As part of our ongoing tour of France my wife and I recently visited the château de Compiègne located in the town that goes by the same name. The weather was a bit overcast and cold in the morning but luckily for us, the skies cleared up and the sun came out in the afternoon - just when it was time to view the châteaus spectacular gardens.
Brief History and Tour
The château as it is today was originally built in 1751 - 1788 by King Louis the 15th as a secondary home for him and his family. The château is connected to a massive forest that at the time was teaming with wild game. It was considered by the King to be an ideal hunting getaway which was one of his many passions.
The Chateau is designed in a Neoclassical style both inside and out and was later restored to glory by Napolean I.
A marble statue of Napolean can be seen in the image below.
Today the Château acts as a museum that has been divided into several historic apartments including the apartments of the emperor and empress - Napolean and his wife Josephine.
In the image above we see an ornately decorated bed that is located in a replica of an apartment. The bed was originally designed for a prominant female guest who was supposed to come and visit the palace. Unfortunately though, she never actually got to sleep in the bed as she ended up cancelling her trip to the palaceat the last minute. I'm not sure if the bed was ever repurposed or not.
The next image is of the bedroom of Napoleans first wife, Empress Josephine which as you can see was lavishly decorated. Cornucopia's, which symbolize abundance and plenty, have been carved into the beds posts and paintings of Greek gods line the walls along with other godly statues and images.
A spectacular view can be seen through the doorway of Josephines bedroom. Her husband Napolean I had a large section of the forest removed for her pleasure. The section measures 6km long by 60m wide and was said to be cleared by Napolean in a single night in order to surprise his wife when she awoke the next morning. In truth it actually took several months to complete just one section and much of the project was completed over several decades. It was eventually finished by Napolean III who can be seen in the image below.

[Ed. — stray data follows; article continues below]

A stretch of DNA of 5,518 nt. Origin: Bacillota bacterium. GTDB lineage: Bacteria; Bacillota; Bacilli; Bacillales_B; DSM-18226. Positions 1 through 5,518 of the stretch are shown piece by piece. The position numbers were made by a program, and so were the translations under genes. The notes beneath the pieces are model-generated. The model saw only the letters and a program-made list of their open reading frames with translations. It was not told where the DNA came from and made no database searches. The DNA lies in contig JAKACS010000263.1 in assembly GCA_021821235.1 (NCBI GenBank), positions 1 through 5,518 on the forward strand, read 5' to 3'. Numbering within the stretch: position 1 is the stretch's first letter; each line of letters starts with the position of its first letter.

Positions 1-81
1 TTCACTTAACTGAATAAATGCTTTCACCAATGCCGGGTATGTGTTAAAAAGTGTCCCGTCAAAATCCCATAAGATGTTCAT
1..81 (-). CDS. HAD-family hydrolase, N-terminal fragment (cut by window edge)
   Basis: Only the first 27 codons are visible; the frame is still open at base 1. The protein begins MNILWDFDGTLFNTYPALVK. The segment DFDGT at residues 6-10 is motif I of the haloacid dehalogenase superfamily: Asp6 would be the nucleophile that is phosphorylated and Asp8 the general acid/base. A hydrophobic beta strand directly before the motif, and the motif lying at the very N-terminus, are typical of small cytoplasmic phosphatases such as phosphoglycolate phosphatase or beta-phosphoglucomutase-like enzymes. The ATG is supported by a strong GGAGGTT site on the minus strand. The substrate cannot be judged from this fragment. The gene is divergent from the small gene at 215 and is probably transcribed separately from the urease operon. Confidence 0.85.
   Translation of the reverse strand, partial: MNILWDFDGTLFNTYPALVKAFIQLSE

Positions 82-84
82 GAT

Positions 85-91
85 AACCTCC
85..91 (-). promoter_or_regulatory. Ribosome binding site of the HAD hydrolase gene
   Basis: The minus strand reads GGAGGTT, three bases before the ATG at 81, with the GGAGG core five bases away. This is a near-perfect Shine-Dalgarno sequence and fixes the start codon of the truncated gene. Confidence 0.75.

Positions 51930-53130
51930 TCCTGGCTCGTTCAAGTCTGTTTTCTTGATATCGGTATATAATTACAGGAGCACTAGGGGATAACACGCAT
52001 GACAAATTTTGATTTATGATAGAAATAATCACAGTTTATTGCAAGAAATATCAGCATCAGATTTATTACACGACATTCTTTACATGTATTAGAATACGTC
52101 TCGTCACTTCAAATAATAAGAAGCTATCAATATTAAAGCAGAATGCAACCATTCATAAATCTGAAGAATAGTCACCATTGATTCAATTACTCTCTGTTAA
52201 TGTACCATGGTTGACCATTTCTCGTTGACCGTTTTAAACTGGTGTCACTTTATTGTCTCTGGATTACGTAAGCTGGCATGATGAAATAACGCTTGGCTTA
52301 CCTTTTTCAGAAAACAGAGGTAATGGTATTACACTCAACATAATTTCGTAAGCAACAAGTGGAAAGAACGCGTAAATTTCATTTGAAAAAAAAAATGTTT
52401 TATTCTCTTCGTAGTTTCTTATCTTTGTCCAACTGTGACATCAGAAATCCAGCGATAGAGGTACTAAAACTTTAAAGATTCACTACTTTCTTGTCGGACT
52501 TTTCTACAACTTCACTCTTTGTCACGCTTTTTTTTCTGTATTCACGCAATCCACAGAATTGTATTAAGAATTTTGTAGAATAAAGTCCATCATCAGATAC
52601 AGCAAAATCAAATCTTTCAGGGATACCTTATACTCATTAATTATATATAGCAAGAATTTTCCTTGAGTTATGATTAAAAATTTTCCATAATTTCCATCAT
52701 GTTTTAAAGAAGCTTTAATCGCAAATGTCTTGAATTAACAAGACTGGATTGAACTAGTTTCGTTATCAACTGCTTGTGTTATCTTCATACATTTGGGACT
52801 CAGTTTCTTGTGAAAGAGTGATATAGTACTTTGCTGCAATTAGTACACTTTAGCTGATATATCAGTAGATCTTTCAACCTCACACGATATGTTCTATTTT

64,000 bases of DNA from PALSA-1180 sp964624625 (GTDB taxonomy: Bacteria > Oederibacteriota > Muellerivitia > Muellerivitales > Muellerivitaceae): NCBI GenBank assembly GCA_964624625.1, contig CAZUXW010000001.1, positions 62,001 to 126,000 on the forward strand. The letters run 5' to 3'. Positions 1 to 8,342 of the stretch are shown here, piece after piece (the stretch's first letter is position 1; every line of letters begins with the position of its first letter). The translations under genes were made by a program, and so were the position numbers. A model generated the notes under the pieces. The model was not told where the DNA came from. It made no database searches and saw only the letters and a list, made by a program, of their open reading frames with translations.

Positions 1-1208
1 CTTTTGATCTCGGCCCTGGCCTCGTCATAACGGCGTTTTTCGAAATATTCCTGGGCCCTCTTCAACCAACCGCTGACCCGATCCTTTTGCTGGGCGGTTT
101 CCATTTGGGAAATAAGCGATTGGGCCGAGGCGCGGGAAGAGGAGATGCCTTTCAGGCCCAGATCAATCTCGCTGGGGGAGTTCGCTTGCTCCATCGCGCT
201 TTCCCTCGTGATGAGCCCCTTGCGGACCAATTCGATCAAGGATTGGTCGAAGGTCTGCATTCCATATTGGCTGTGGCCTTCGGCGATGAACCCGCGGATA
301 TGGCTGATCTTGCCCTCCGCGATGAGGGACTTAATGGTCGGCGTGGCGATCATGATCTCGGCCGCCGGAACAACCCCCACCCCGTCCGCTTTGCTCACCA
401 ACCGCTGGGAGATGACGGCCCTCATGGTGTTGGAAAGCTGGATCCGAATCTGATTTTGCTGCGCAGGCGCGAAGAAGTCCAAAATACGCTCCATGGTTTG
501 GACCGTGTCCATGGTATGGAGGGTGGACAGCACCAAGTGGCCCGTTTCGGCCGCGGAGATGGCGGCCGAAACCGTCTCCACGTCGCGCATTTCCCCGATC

During the tour I myself was mostly interested in the buildings architecture and all of the interesting and unique textures throughout the palace. My wife on the other hand was interested in pretending to be a statue whenever I tried to take a picture of her.
Here we see her in a doorway leading to one of the hallways of an apartment and in the next image she we see her standing on one of the massive staircases.
One of the most impressive rooms in the château is the great ball room. With its parquet floors and giant chandeliers the room is truely spectacular.
To get outside to the royal gardens we had to pass through a dark and somewhat dingy alleyway located between two of the buildings connected to the palace.
The alleyway was a stark contrast from the lush greenery that awaited us on the other side, in the garden.
Viewing the château and the apartments from the outside gives us an idea of the sheer size of the building and its property.
It sits on a large mound and has a massive patio that overlooks the gardens. The stone intermixed with the greenery and the palms in large planter pots, really give the space a tropical sort of feel - in my opinion.
The grounds are filled with several large garden beds, a tunnel made of rose bushes and an assortment of large statues.
My wife and I spent some time walking through the gardens before calling it a day and heading into town for some lunch.
And that concludes our tour of the Château de Compiègne. Thanks for reading.
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